By Don Wallis
Gridlock on the federal level may increase the authority and power of states and local communities.
The midterm elections are over, the Democrats control the House, the Republicans dominate the Senate, the President commands the allegiance of what almost constitutes a third party.
After most elections for national office the winners pay lip service to the notion of bipartisanship. This year Washington is not even bothering with that pretense. The knives are out, the passage of meaningful legislation for, among other things, an infrastructure bill, appears to be very much a secondary consideration on Capitol Hill and in the White House.
Political observers, with deep sighs of frustration, bemoan the inevitable gridlock. The country, for the most part, has lost faith in the federal government. It’s perceived as venal, duplicitous and incompetent.
But something positive is occurring as a result of the quagmire in the nation’s capitol.
State governments are reasserting their power. They are passing bills to address, immigration, environmental degradation, employee safety, gender equality, and health care.
State and federal courts of appeal are exercising their independence by ruling on contentious issues with fairness and common sense.
On the local level, the vast percentage of the people in this country who are opposed to the trouble mongering of the radical Left and Right are beginning to assert themselves. These are the people who want to improve race and ethnic relations, not aggravate them. These are the people who want better jobs but not at the expense of the environment or at the expense of those less fortunate than they are. The Silent Majority is not nearly as silent as it once was.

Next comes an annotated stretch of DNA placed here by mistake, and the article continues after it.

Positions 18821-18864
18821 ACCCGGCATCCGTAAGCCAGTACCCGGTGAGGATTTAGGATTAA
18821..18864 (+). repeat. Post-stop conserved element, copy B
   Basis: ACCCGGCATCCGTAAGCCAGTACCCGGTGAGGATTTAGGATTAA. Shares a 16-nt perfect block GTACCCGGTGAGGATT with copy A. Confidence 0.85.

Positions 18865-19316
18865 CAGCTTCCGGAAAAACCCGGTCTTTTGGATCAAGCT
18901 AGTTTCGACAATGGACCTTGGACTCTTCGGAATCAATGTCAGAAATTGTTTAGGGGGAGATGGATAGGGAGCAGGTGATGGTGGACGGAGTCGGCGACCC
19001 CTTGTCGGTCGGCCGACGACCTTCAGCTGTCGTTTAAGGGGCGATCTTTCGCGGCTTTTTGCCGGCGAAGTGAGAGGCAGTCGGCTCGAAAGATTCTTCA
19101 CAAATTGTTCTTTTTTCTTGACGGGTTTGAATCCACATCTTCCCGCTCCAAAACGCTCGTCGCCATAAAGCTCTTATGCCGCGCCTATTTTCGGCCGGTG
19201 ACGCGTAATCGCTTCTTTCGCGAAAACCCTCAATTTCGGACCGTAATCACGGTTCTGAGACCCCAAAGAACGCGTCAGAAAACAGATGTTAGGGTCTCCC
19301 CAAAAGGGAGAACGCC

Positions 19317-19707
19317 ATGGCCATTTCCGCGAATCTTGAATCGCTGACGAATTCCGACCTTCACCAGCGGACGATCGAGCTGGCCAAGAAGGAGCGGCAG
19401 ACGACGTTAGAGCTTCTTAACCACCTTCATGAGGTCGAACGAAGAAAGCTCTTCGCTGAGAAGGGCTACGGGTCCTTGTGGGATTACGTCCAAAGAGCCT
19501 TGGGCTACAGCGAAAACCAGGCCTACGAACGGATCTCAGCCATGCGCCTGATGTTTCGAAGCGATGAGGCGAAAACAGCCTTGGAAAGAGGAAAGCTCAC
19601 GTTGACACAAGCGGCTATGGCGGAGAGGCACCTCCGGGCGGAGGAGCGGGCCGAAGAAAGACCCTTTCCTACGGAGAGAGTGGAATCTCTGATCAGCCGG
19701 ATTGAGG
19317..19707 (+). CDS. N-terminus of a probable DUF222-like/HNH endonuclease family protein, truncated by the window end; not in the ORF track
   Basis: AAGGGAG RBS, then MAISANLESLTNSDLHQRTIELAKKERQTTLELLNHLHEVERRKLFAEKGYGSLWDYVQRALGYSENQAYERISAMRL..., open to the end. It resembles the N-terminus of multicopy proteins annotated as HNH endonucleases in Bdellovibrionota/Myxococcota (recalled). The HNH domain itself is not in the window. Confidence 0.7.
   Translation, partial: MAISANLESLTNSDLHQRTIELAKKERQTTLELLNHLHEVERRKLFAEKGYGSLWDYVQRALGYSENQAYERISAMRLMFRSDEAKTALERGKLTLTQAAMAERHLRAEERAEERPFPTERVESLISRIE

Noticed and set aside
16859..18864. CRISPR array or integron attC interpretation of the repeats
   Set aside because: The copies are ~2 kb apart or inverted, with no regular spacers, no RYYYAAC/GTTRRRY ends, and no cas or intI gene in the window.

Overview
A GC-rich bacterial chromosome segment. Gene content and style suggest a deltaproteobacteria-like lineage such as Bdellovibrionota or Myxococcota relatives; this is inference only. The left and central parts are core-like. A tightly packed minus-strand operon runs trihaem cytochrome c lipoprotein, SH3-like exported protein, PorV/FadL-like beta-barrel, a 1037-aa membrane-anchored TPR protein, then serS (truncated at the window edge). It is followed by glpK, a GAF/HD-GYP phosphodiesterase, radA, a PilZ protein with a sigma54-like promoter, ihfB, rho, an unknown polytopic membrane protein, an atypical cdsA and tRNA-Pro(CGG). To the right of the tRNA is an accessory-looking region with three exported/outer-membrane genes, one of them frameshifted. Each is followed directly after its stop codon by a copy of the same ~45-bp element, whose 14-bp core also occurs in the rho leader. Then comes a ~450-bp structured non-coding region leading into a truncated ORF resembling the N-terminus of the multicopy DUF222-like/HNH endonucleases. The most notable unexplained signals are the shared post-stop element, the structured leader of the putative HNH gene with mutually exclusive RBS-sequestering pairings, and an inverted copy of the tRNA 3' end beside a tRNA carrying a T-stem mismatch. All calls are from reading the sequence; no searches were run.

Local communities no longer count on federal assistance as a given. People are working together, and with local politicians, to tackle crime, drugs and deteriorating neighborhoods.
There is a growing realization with people in this country that rectifying seemingly intractable problems in their states and local communities will only be accomplished by setting aside political and social differences and working together.
This is the silver lining to federal gridlock.
Don Wallis has more than 40 years experience in residential and commercial construction, and land development. He also has a law degree and currently teaches Environmental Law at Santa Fe Community College.